YANKEES 3, TWINS 1
When a hitter has a chance to deliver a big hit in a key situation and he fails, most times they can’t wait for a shot at redemption. That is exactly how Brian McCann felt as he stepped to the plate in the eighth inning on Saturday.
This time he delivered.
McCann slapped a double down the right-field line with one out to score Jacoby Ellsbury from third to break a 1-1 tie as rookie Masahiro Tanaka and New York went on to defeat Minnesota in front of a paid crowd of 44,346 on a rainy afternoon at Yankee Stadium.
McCann came up in the first inning with the bases loaded and one out and right-hander Kevin Correia induced him to hit into an inning-ending double play. So the veteran All-Star catcher was more than anxious to give Tanaka and the Yankees a lead.
Tanaka (8-1) gave up an unearned run on just four hits and two walks while he struck out nine over eight innings to earn the victory. Tanaka entered the game leading the American League in ERA and he lowered that league-leading mark on Saturday from 2.29 to 2.06.
David Robertson pitched around an error, one of three the Yankees committed in the game, and he struck out the side in the ninth to earn his 12th save in 13 chances this season.
With one out in the eighth, Ellsbury stroked a single to center off left-hander Brian Duensing (1-2) to extend his hitting streak to five games. He then stole second and took third when catcher Josmil Pinto’s throw to second rolled into center.
Brian Roberts drew a walk and McCann followed by slashing 0-1 pitch into the right-field corner to score Ellsbury and advance Roberts to third. Alfonso Soriano was walked to load the bases and the skies, which had been spouting rain throughout most of the day, opened up into a deluge and the game was delayed by rain for 34 minutes.
After the delay, right-hander Jared Burton replaced Duensing on the mound and he got on a infield popup Yangervis Solarte, who had accounted for the Yankees’ only run of the game prior to the eighth with his sixth home run of the season off Correia in the fourth inning.
Kelly Johnson then provided the Yankees an insurance run when he was able to leg out a ground ball to second baseman Brian Dozier for an RBI single that scored Roberts.
Errors, both physical and mental, plagued the Yankees most of the day and Johnson’s error in the first inning set the tone for it.
Dozier hit the first pitch from Tanaka to Johnson at third but the ball ticked off his glove for an error. Dozier then advanced to second on a one of two wild pitches Tanaka uncorked on the day.
Eduardo Escobar advanced Dozier to third with a groundout and, one out later, Josh Willingham plated him with an opposite-field single to right.
Though Solarte tied it in the fourth, the Yankees were unable to get any offense going against Correia, who entered the game with a 2-5 record and an ERA of 6.34, the worst ERA among all major-league starters this season.
The Yankees squandered a bases-loaded, no-out situation in the first on McCann’s double play. Brendan Ryan also hit into an inning-ending double play in the second with two on and one out.
In the sixth, McCann was on second with two out when Solarte slapped a lined single into right. Though third-base coach Rob Thomson smartly held McCann at third, Solarte attempted to take second on right-field Oswaldo Arcia’s throw to the plate. But Pinto cut down Solarte with a perfect throw to Escobar at second base.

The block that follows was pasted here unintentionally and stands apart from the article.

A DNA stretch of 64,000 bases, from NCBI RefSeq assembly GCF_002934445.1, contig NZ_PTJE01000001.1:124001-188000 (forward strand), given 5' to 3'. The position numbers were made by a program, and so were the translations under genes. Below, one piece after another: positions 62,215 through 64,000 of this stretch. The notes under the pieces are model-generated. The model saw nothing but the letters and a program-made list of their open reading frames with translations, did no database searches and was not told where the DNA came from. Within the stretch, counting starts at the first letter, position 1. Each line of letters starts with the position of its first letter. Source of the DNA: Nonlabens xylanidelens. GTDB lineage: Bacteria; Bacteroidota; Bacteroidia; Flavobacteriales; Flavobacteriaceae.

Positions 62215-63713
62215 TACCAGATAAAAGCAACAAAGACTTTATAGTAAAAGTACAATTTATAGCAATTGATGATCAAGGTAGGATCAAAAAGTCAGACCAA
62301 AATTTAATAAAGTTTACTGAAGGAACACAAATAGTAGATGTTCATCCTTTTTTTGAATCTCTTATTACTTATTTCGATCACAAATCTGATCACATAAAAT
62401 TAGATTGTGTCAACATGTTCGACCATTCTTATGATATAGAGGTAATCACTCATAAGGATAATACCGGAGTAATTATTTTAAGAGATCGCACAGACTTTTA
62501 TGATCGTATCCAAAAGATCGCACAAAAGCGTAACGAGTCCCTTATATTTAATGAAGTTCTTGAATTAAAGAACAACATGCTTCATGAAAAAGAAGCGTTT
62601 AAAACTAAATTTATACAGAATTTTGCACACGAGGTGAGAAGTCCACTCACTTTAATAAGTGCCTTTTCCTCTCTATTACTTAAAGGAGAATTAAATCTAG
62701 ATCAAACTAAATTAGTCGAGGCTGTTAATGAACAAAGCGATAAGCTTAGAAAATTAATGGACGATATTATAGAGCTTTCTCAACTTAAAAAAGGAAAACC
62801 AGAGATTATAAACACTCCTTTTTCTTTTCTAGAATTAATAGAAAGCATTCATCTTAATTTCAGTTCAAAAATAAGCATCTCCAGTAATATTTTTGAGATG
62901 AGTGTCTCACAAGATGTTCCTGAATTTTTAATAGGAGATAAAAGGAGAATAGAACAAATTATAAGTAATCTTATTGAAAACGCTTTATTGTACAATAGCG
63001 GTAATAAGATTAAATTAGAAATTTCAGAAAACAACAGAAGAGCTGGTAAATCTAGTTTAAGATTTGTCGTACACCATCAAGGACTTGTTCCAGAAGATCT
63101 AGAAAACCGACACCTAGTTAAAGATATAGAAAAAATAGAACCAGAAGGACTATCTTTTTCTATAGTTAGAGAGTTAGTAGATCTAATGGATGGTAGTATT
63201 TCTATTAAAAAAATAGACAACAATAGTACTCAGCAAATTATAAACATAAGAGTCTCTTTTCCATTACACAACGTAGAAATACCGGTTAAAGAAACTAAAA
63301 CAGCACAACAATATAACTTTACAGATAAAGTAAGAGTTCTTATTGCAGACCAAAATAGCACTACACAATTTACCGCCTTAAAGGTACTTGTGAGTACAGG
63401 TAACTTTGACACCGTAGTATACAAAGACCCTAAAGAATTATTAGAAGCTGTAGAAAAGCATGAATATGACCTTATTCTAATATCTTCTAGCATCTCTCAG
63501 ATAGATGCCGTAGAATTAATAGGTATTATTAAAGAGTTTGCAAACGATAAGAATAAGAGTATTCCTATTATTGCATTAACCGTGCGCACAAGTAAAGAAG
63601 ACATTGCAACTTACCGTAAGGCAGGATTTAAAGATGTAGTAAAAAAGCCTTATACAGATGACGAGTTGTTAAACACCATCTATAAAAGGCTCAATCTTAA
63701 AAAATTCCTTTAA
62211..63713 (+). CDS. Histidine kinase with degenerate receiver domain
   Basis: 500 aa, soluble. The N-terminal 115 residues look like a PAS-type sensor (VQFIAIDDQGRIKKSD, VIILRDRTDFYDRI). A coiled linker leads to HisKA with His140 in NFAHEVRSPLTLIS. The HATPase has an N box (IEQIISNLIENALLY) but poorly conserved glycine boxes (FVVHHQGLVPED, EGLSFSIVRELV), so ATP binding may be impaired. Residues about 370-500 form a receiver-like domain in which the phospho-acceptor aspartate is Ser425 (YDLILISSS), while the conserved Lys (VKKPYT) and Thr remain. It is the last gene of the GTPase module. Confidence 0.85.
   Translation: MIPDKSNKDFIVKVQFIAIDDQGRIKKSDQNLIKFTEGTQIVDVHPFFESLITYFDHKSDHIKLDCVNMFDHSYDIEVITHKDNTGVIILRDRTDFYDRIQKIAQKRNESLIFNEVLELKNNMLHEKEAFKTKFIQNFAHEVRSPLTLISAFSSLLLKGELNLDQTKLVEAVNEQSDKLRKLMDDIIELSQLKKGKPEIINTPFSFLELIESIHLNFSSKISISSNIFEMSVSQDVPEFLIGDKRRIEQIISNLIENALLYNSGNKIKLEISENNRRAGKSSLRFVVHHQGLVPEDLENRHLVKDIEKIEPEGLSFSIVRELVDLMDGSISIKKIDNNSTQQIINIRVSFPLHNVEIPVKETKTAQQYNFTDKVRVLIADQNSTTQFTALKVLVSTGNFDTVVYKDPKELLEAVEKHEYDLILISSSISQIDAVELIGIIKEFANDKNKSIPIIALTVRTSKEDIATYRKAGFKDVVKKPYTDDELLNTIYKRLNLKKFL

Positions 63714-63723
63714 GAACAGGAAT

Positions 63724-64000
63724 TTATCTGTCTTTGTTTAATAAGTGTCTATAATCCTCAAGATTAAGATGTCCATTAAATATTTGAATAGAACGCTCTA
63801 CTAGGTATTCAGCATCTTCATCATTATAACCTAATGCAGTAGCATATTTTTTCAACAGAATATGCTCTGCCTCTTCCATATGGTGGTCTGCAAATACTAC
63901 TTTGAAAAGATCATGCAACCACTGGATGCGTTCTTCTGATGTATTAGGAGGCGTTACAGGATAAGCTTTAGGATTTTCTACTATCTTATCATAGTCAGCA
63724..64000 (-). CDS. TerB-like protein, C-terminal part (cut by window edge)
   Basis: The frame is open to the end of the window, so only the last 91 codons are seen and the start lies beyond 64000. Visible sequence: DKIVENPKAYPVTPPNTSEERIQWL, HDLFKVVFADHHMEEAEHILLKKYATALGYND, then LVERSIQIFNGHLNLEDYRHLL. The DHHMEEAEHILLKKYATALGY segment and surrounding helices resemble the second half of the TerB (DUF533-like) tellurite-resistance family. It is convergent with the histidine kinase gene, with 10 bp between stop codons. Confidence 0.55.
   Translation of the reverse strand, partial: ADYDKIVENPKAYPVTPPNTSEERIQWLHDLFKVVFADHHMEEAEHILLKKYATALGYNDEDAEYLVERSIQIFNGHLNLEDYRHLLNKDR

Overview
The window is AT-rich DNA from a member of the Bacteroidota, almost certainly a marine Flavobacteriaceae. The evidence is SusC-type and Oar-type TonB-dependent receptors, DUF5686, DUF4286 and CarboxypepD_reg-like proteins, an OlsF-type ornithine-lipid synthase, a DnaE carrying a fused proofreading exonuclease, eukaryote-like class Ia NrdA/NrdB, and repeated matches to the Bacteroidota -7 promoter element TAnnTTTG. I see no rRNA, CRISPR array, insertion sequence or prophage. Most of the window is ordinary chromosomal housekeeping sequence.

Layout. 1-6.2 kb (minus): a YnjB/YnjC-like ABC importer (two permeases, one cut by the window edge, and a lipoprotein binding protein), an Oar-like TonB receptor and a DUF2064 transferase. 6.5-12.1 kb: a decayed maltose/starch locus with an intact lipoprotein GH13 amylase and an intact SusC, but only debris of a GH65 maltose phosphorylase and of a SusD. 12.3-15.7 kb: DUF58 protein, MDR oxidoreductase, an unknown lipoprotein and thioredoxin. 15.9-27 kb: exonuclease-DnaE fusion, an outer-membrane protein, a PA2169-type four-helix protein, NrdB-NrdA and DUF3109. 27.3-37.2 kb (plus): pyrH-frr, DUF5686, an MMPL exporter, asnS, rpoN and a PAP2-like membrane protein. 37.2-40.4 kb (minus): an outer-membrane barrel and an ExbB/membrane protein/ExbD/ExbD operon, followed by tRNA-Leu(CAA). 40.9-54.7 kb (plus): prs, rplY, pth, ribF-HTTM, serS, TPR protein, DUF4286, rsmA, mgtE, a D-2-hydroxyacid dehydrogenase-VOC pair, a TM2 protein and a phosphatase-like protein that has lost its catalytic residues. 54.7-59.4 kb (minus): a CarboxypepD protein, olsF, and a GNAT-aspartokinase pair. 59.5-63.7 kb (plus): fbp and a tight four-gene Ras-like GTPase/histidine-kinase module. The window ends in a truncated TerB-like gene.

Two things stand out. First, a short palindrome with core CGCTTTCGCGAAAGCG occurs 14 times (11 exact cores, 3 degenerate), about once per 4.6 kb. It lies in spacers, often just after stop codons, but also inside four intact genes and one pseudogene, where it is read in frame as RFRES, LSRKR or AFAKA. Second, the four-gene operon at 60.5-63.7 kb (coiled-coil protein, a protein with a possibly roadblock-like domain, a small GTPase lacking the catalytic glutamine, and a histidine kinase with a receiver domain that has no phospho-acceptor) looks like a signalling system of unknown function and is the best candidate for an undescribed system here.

As a result, Correia yielded just the one run despite being touched for nine hits and one walk with three strikeouts in six innings.
In Friday’s loss to the Twins, the Yankees managed just one run on seven hits and four walks in seven innings against right-hander Ricky Nolasco, who entered the game with an ERA of 6.12, the second-worst ERA in the American League to his teammate Correia.
The victory improves the Yankees’ season ledger to 29-25. They are in second place in the American League East 2 1/2 games behind the first-place Toronto Blue Jays. The Twins dropped to 25-28.
- With the Yankees struggling to score runs, Tanaka needed to pitch a near-flawless game and he did. The Yankees are 9-2 in his starts and he now has struck out 88 batters in 78 2/3 innings. The Twins managed just four singles. Two of them were infield singles and none of the four singles were hit hard. Without McCann’s hit Tanaka was headed for a very frustrating no decision. He deserved to win this game.
- McCann may be starting to get out of the hitting doldrums. He was 2-for-4 with a pair of doubles and with what proved to be the game-winning hit. He now has at least one hit in his past four games and he is 6-for-15 (.400) in that span. That has raised his season average to .232, which is as high as it has been since April 29.
- Solarte had fallen into a 7-for-47 (.149) tailspin from May 15 through May 28. Now Solarte is getting hot again. After not starting in the series finale against the St. Louis Cardinals on Wednesday, Solarte was 3-for-4 on Saturday and is 5-for-8 (.625) in the two games against the Twins. After his average dipped to .283 he is now back to.299.
- After a solid April in which he hit .247 with four homers and 10 RBIs, Soriano has been virtually useless in May. Soriano was 0-for-3 with a strikeout on Saturday and he is now 4-for-30 (.133) in his past 12 games dating back to May 18. Soriano also dropped a routine fly ball off the bat of Dozier in the third inning for an error. Soriano leads the team in strikeouts with 52 in 179 at-bats.